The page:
See Lighting Design: The Process for the thinking behind each of the stages of the design.
- Cue List
- Lighting Plan / Light Plot
- Cheat Sheet / Magic Sheet
- Plot Sheet
- Followspot Plot Sheet
- Instrument Schedule
- Colour Call
Purpose: A list of the lighting changes required during the show. The complexity of this will vary according to the needs of the show.
Example: Cue list for a drama
|Cue No.||Action / State||Page|
|LX0.5||Preset. House lights and dim state on stage||1|
|LX1||On clearance, house lights out and crossfade to light through window||1|
|LX2||As Mr Jones enters, build state||2|
|LX3||End of scene 1, check down to doorway as they exit||4|
|LX4||Scene change state||4|
|LX5||When set, general state for scene 2 – dawn||5|
|LX6||Build state as sun rises||5|
|LX8||Scene change state||8|
|LX9||Scene 3 state||9|
LIGHTING PLAN (UK) known as the LIGHT PLOT in the US
Purpose: A layout (in plan view, from above) showing the individual lanterns, the bars on which they’re hung, their dimmer number, colour and any focus notes, drawn to scale.
The complexity of your lighting plan depends on how much time you have, who you need to communicate with, and the complexity of the show.
Preparing to draw the plan
Stage 1 – Once you have the cue list and a plan of the set, and have a clear idea of what is needed for the show and what the lighting needs to do, you can draw a pre-plan.
This is a roughly-drawn plan view of the stage, showing the areas that you’ve broken the stage into, and any pieces of set that need lighting. Use arrows to show where you want light to come from in each area.
Don’t worry about which type of lantern you want to use at this stage.
Stage 2 – The next stage is to draw a sketch of the rig, with arrows placed on lighting bars (or in other potential lighting positions) showing where you need lanterns. Again, don’t worry about types of lantern at this stage.
Stage 3 – Once all parts of the show are covered and you have lanterns in place to do all of those jobs, you can start allocating equipment to each job. Use coloured pens or other codes to identify which jobs are to be shared by a number of lanterns, so that you can see how many lanterns of each type you need. For example, the lanterns doing the general wash should all be the same, to ensure it looks completely even. All of the hard-edged spots that appear on stage together, should be the same type / wattage of lantern so they look identical.
By Hand or CAD?
In the days before computers, the options were limited. You had a number of different plastic templates to choose from, which contained many of the popular symbols. Drawing the plan involved marking out the lighting bars first in pencil, then drawing the symbols. Computer-based plan drafting has simplified the process considerably, and also automated much of the paperwork that is associated with a lighting design.
MORE INFORMATION COMING SOON.
When drawing the symbols onto the plan ensure you leave enough space around the lantern so that when rigged, it can be focussed in the appropriate direction, and to allow the focusser to get her/his hands wherever is necessary.
It’s not necessary to be absolutely accurate about the angle the lantern should be pointed in, as that happens as part of the focus, but pointing the symbol in roughly the right direction will aid you (and your crew) in seeing what is what.
See Lighting Rigging Positions for more information on how to represent lanterns rigged on floor stands, bars and booms on a plan
This box should be included, and shows the name of the production, the venue, the scale, your name, the date of the drawing and any revision number.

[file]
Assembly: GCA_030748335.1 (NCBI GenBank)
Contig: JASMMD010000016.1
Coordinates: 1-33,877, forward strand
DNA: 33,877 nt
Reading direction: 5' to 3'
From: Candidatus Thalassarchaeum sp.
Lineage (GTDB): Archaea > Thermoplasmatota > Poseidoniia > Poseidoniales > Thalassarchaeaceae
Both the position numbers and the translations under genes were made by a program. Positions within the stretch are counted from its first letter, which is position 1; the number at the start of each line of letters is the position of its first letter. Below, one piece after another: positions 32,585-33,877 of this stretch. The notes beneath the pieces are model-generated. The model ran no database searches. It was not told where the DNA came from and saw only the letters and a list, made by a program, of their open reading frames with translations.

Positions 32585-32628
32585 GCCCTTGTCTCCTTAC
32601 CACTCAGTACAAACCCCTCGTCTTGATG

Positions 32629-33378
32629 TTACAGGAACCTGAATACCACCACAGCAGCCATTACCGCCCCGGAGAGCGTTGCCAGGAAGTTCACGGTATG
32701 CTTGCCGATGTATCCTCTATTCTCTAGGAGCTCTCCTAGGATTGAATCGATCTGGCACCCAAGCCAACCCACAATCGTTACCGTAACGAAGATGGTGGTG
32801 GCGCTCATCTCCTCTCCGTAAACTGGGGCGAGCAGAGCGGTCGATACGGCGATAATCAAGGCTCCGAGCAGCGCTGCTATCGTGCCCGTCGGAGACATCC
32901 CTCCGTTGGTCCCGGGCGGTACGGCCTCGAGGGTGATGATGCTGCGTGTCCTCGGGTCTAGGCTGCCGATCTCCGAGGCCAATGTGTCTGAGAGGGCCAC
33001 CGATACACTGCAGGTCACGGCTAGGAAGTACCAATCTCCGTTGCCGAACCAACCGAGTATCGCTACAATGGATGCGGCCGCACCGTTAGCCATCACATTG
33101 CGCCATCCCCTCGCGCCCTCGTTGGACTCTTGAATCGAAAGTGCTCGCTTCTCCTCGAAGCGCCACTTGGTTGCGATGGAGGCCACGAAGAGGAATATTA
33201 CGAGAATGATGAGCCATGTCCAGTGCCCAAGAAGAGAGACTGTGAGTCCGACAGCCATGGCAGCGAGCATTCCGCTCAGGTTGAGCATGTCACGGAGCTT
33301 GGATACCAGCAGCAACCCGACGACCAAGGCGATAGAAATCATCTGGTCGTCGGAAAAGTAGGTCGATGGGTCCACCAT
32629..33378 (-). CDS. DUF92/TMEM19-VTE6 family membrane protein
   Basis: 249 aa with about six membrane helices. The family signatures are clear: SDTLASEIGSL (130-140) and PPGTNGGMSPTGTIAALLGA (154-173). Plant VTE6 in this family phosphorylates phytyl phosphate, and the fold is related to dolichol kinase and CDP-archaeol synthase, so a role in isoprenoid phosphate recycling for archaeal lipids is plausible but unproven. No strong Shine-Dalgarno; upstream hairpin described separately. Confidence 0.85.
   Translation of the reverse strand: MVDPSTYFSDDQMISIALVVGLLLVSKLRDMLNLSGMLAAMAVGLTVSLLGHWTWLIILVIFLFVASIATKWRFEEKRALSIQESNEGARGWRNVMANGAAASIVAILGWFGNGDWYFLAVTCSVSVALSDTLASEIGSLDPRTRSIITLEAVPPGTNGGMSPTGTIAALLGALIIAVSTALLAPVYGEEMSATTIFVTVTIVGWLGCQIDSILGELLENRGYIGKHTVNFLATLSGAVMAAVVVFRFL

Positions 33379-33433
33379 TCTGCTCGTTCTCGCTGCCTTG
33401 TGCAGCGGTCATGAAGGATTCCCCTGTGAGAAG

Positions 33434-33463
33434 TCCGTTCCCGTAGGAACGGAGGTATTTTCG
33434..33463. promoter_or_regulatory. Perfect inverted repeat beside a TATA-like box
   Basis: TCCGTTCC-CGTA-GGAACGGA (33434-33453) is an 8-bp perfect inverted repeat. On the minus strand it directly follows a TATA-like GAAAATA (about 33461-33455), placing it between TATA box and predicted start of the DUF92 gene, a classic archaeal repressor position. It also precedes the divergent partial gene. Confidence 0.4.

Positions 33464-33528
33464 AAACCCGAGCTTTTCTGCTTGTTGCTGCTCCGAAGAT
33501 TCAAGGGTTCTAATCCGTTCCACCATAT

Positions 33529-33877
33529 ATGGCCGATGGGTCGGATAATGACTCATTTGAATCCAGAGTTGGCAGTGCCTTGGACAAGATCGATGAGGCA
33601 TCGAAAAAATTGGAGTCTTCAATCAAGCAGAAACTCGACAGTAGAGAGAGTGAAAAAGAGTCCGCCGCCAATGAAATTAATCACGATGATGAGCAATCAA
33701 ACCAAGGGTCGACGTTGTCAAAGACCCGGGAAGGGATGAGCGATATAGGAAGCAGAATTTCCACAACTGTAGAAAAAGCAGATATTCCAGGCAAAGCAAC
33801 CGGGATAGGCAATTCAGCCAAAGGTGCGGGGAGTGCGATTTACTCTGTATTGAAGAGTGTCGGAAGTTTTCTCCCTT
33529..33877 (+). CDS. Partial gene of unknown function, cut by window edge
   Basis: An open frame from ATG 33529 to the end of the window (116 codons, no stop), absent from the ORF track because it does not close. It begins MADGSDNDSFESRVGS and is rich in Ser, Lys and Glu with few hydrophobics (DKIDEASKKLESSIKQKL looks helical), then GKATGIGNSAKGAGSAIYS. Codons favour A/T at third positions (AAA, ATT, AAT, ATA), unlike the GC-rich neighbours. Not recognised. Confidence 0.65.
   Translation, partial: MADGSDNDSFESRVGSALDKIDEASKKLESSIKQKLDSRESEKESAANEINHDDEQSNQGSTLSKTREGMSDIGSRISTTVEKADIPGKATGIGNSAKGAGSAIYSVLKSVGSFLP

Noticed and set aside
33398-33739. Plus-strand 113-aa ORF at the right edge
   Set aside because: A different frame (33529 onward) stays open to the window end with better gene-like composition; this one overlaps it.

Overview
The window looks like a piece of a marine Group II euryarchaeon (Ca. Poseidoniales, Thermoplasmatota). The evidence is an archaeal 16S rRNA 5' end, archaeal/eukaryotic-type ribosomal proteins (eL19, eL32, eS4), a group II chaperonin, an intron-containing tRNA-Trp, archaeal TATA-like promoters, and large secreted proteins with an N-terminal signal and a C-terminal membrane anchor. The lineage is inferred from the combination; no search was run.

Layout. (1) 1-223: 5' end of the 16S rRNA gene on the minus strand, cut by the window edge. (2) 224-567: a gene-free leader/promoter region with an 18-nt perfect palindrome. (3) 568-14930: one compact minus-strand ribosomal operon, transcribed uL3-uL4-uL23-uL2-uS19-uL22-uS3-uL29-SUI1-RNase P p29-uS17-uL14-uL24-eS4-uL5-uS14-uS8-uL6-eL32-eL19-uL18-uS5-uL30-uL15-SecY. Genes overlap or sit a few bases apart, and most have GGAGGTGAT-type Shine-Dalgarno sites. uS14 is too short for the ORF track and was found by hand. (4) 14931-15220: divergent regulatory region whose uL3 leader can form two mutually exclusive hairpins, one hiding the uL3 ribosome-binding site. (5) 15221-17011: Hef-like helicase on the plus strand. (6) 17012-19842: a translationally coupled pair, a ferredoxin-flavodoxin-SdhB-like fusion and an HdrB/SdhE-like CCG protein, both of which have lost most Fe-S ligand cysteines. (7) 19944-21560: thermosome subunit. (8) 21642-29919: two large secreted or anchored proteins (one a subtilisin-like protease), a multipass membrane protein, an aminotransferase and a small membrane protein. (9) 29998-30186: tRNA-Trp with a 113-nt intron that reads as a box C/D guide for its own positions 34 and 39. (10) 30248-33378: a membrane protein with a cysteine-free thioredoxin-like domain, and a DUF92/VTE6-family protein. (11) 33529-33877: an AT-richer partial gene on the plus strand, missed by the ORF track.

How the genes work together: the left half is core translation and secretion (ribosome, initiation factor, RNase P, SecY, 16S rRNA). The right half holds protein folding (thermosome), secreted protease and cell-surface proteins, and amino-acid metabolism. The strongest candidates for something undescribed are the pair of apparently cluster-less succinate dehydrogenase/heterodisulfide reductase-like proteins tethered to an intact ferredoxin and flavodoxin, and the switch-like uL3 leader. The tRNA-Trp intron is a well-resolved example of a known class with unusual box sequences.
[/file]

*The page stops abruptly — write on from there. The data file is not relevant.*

Each symbol used on the plan should be shown, alongside an indication of the instrument it represents.
The Gel requirements for each lantern should be shown as a number within the lantern symbol. A lantern with no gel should have ‘o/w’ (standing for open white) written inside it. If you’re using Rosco gels, indicate this by writing R in front of the number. Lee gels should have L in front. This avoids confusion when mixing between the two numbering systems.
A Focus Note for each lantern should be written at the front of the lantern – this is a very brief indication to the crew (and a reminder to you) of the function of the lantern.
Example focus notes, with an explanation in brackets:
DSC POOL (downstage centre pool)
A (area A – part of the general cover)
B/L (backlight – coming from upstage)
CHAIR DL (downlight on the chair)
CHEAT SHEET / MAGIC SHEET
Purpose: A simplified version of the lighting plan (see above) showing areas and the dimmer numbers that are lighting them – used by the lighting designer as a quick reference at the production desk.
Using a DMX input device (such as ArtNet) and Virtual Magic Sheet software from West Side Systems, a responsive magic sheet can be created on your laptop, which responds to DMX data produced by the lighting desk.
Many computerised lighting desk, including the ETC EOS range, can produce an electronic magic sheet on screen, which can respond visually to the output of the desk, all within the show file. Tremendously powerful and very useful.
Purpose: A list of the cues to be performed by a lighting desk operator, enabling him or her to make notes about specific actions to perform, and to keep track of the show as it’s running.
A list of circuits around the theatre showing which dimmers they are connected to.
LANTERN SCHEDULE / INSTRUMENT SCHEDULE
A list of the lanterns in use in the production.
A tabular layout showing gel numbers down one side, and colour sizes (or lantern names) down the other, so that the member of the crew preparing gels for the rig can ensure she/he has the correct number. This call sheet also enables the crew to check that enough gel is in stock on receipt of the lighting plan.
Example coming soon.
Author: Jon Primrose
Last updated: April 2018